Award-winning filmmaker Ava DuVernay released a series on Netflix about a year ago about the Central Park Five. The series, When They See Us, takes a look at how race played a role in the guilty verdict of five young African American men, who were accused of raping a white woman in 1989, despite a lack of evidence linking them to the crime. The men were exonerated many years later after another man confessed.
When DuVernay spoke to Inside the Issues, news of George Floyd’s death was just beginning to emerge. She shared what inspired her to create Array 101, a free, online learning companion that pairs with the film When They See Us, saying after she directed the film Selma, people began asking her where they could find more information on issues such as systemic injustice.
“[With the documentary] 13TH, it was even more intense. So many people wanted to take action, wanted to know more, felt activated and ignited by the information they received in the film, which is really a primer, just the tip of the iceberg, of what we should know and what we should be learning, and I didn't have as many tools to share,” she said.
When searching for resources to find answers to these questions, she couldn’t find what she was looking for, so she created Learning Companions, designed to “deepen the conversation and inspire personal action” after viewing the series, according to the company’s website. Array 101 is an extension of DuVernay’s film distribution company, Array, which releases and produces films focused on people of color and women.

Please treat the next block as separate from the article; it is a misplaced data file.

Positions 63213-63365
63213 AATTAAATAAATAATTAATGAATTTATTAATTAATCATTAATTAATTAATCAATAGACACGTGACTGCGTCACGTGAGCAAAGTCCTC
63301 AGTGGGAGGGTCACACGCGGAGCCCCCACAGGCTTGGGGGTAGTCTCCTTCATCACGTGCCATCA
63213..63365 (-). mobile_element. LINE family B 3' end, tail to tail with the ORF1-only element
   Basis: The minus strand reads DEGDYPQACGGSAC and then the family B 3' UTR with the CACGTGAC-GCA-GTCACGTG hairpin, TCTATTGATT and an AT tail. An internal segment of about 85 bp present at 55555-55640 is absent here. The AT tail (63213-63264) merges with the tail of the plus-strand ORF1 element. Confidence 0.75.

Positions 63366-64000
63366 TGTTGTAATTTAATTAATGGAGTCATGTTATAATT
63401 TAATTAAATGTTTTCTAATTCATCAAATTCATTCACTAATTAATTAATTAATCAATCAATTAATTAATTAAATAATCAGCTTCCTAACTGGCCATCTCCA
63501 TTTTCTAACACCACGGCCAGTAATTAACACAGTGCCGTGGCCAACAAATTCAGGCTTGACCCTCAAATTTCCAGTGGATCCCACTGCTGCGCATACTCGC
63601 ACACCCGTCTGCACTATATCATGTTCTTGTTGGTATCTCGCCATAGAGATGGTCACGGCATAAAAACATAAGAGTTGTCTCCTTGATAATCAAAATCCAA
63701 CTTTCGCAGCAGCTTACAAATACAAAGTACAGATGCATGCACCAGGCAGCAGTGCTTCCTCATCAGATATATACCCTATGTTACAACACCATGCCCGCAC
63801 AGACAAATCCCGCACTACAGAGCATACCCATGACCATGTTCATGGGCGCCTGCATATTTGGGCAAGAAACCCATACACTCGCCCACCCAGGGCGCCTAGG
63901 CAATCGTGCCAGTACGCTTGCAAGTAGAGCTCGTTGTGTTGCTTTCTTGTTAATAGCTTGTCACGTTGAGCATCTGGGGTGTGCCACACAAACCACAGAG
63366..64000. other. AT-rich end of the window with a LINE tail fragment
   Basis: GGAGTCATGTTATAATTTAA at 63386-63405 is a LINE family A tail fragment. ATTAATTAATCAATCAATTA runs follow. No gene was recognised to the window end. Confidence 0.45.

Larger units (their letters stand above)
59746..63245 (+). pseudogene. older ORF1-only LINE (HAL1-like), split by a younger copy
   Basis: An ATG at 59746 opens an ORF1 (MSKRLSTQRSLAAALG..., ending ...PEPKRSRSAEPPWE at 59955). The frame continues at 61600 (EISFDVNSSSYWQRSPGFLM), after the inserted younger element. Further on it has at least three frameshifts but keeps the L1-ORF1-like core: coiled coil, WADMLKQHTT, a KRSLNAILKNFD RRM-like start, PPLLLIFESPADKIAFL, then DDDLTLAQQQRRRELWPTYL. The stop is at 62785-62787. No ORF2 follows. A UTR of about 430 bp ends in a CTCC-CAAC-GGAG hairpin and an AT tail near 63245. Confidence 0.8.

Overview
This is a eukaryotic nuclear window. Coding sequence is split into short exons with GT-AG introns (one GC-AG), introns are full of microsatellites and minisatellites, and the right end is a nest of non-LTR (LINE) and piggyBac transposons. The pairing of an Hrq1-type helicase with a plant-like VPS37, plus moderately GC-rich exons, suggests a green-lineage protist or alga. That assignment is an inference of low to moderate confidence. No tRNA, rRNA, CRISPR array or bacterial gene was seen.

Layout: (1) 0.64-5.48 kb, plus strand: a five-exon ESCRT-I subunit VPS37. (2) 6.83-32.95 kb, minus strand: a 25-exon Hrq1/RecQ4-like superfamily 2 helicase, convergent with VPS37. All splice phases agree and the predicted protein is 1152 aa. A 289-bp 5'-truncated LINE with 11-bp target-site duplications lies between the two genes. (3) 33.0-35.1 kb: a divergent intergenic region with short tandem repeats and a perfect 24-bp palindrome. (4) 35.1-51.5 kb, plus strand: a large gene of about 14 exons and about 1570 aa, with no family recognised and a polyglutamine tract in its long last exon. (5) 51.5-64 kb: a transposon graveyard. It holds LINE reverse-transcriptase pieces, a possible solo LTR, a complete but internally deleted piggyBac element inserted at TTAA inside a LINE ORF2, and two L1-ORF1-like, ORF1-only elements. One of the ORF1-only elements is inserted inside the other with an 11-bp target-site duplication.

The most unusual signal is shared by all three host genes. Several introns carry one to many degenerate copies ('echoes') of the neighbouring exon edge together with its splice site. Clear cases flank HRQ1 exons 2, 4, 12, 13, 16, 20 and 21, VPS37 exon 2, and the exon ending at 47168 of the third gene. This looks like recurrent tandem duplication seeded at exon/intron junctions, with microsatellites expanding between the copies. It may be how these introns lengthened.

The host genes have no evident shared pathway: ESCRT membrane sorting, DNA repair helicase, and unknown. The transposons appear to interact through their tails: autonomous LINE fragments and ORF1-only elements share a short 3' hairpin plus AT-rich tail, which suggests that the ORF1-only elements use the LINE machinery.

“We’re hoping this is an example to our industry that it is going to take the entertainment industry, the storytellers, to connect with the students and schools. It's really difficult for educators to reach us. It's easier for us to reach them if we just put our back into it. That’s what we’ve tried to do,” she said.
There’s a math lesson for the film When They See Us, a film about social justice, civil rights and criminalization, which invites students to go through data statistics that are available from major metropolitan cities like New York.
“We teach kids how to read math statistics about crime and how to put together those numbers to understand a disproportionate arrests of certain people, mostly black men in certain areas and those arrests do not mean that black people commit more crime, it means they are arrested on the suspicion of more crime than their white counterparts who are committing the same amount of crime and different kinds.”
Another lesson invites kids to create a news report about the Central Park Five from two perspectives: one as if the boys were innocent and one as if they were guilty.
“We have the kids do both of them until you get to the end of the lesson and you tell kids that journalists should not have a perspective on either,” she said. “You should remain agnostic and unemotional about it. We’re teaching kids about journalistic ethics.”
DuVernay said the learning companions will be out for everything they produce, create, and distribute.
“So, that’s my new thing. Be the bridge. There has to be a bridge between places,” she said. “What we’re trying to do is understand that we need to provide context for our rage, so that can become active and only knowledge of history and precedent does that.”
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